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Pound rockets as Boris Johnson's Conservatives win general election 2019

Boris Johnson. Photo: Ben Pruchnie/Getty Images
Boris Johnson. Photo: Ben Pruchnie/Getty Images

The pound continued to rise against the US dollar (GBPUSD=X) Friday morning after prime minister Boris Johnson’s Conservative party won the 2019 general election.

It has won 363 seats, with only two constituencies to report later today. This is way above the 326 seats needed in parliament to form a government. The large majority means, it’ll be a lot easier for Johnson to push through a Brexit deal as he doesn’t need support from other parties to secure a majority vote.

After Johnson was re-elected in Uxbridge, west London, in which he increased his majority, he said: "It does look as though this One Nation Conservative government has been given a powerful new mandate to get Brexit done."

"Above all I want to thank the people of this country for turning out to vote in a December election that we didn't want to call but which I think has turned out to be a historic election that gives us now, in this new government, the chance to respect the democratic will of the British people to change this country for the better and to unleash the potential of the entire people of this country."

Later in the morning he reiterated that his mandate to take the UK out of the EU next month was with "no ifs, no buts."

General Election 2019 how the UK voted after 602 0f 650 seats. See story POLITICS Election. Infographic PA Graphics
General Election 2019 how the UK voted after 602 0f 650 seats. See story POLITICS Election. Infographic PA Graphics

The pound initially started it ascent, surging by 2.2% at 10pm local time Thursday night to $1.3498 (GBPUSD=X) shortly after an exit poll predicted that the Conservative Party would win 368 seats in parliament, well above the 326 needed to form a government.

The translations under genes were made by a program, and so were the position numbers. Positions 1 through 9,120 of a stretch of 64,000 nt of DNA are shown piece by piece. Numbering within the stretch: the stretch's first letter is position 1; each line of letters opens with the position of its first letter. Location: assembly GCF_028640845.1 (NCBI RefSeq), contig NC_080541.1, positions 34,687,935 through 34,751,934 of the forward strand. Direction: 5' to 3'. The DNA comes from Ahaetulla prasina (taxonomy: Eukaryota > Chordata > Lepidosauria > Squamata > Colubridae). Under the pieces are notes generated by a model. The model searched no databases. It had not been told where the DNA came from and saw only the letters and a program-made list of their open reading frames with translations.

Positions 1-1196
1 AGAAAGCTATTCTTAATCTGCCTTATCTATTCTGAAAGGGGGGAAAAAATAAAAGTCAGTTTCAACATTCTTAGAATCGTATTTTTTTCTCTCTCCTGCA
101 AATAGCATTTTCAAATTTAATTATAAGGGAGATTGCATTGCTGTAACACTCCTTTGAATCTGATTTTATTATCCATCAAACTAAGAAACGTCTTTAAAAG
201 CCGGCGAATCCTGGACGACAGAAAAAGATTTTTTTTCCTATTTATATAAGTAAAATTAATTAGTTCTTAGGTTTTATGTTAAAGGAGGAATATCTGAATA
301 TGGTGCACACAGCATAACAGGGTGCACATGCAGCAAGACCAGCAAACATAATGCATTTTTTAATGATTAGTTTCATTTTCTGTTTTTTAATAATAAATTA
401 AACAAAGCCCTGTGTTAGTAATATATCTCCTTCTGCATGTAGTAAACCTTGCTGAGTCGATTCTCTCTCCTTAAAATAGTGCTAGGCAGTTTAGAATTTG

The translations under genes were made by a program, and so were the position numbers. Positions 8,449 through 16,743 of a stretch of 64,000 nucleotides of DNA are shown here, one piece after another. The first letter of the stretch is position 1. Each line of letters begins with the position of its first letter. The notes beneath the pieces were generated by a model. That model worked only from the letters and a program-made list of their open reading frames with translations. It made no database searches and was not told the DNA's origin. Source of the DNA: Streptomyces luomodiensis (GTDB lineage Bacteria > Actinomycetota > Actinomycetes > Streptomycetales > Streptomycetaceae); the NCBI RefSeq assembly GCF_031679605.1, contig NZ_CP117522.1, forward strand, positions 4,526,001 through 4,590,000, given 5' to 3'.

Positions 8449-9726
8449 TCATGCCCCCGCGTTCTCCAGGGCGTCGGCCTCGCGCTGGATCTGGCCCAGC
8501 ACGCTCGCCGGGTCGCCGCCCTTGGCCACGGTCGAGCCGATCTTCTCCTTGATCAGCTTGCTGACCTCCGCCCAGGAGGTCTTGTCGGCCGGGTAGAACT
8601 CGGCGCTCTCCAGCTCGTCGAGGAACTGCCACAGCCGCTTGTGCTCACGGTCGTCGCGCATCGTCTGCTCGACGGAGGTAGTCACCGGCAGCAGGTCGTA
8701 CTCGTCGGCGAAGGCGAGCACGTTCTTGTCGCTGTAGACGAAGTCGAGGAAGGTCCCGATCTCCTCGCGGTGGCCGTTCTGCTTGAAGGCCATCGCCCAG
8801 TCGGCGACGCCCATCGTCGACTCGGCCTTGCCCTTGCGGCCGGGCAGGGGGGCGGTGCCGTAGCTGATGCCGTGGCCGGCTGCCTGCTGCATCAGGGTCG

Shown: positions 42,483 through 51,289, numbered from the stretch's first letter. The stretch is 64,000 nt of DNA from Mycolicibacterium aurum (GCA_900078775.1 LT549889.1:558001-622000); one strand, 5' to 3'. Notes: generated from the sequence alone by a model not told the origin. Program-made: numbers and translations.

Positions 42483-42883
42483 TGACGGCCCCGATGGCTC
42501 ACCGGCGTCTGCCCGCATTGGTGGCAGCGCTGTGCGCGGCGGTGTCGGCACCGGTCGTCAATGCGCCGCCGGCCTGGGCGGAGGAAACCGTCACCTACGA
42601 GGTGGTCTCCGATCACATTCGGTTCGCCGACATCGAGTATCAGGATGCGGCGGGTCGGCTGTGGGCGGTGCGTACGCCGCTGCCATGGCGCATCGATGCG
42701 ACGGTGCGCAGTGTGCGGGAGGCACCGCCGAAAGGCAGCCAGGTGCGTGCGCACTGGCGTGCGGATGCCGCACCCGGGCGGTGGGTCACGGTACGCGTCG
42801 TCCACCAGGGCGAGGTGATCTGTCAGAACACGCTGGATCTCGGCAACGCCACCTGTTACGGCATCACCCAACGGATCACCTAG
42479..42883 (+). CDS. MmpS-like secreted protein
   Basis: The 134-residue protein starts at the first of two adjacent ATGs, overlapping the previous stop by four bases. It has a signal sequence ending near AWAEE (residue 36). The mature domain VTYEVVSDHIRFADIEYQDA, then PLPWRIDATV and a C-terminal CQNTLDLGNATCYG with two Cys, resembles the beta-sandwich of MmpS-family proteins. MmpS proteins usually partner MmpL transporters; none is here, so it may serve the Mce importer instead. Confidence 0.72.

It marks the highest level for the pairing since June 2018. Sterling also rose by 1.7% against the euro to €1.2063 (GBPEUR=X).

A win for Johnson’s party means Britain will likely officially leave the EU at the end of January and move on to the next stage of negotiations. The reason why investors prefer the Conservative government is because Jeremy Corbyn’s Labour party is seen as predominantly anti-business.

Chart: Yahoo Finance
Chart: Yahoo Finance

“Expect the pound to soar above predictions to $1.40, billions of pent up business investment to be unleashed to boost the economy, and the FTSE 100 to open stronger before paring back, as Boris Johnson’s Conservatives secure an impressive majority in the UK general election,” said Nigel Green, CEO and founder of financial services firm deVere Group.

“The UK’s FTSE 100 will open higher on Friday morning. However, this is likely to be a positive knee-jerk reaction, with some gains likely to be given up throughout the day as most FTSE companies earn in dollars and the pound is stronger.”

READ MORE: The stocks most exposed to the UK general election

“It now looks more likely that Boris Johnson will indeed be able to ‘get Brexit done.’ His party’s large majority in the Commons helps him pass his Brexit deal and it gives him more political sway when negotiating the UK’s future relationship with the EU and reducing the risk of no-deal at the end of 2020.

“However, there’s still a long way to go. Mr Johnson’s self-imposed end of December 2020 deadline is a mammoth challenge, and a no-deal Brexit is still possible on 1 January 2021.”

Meanwhile Corbyn announced that he will stand down as leader of the opposition party Labour.

"I will not lead the party in any future general election campaign," said Corbyn said before adding that there needs to be "a process of reflection" about Labour’s direction.

Labour's shadow Brexit secretary Sir Keir Starmer said on Twitter: "There is no hiding from the overall result. It is devastating - it will hurt the millions of people who so desperately need a Labour government.

"They have suffered so much under ten years of Tory austerity and will suffer more because of this result. We must now reflect; but we must also rebuild."

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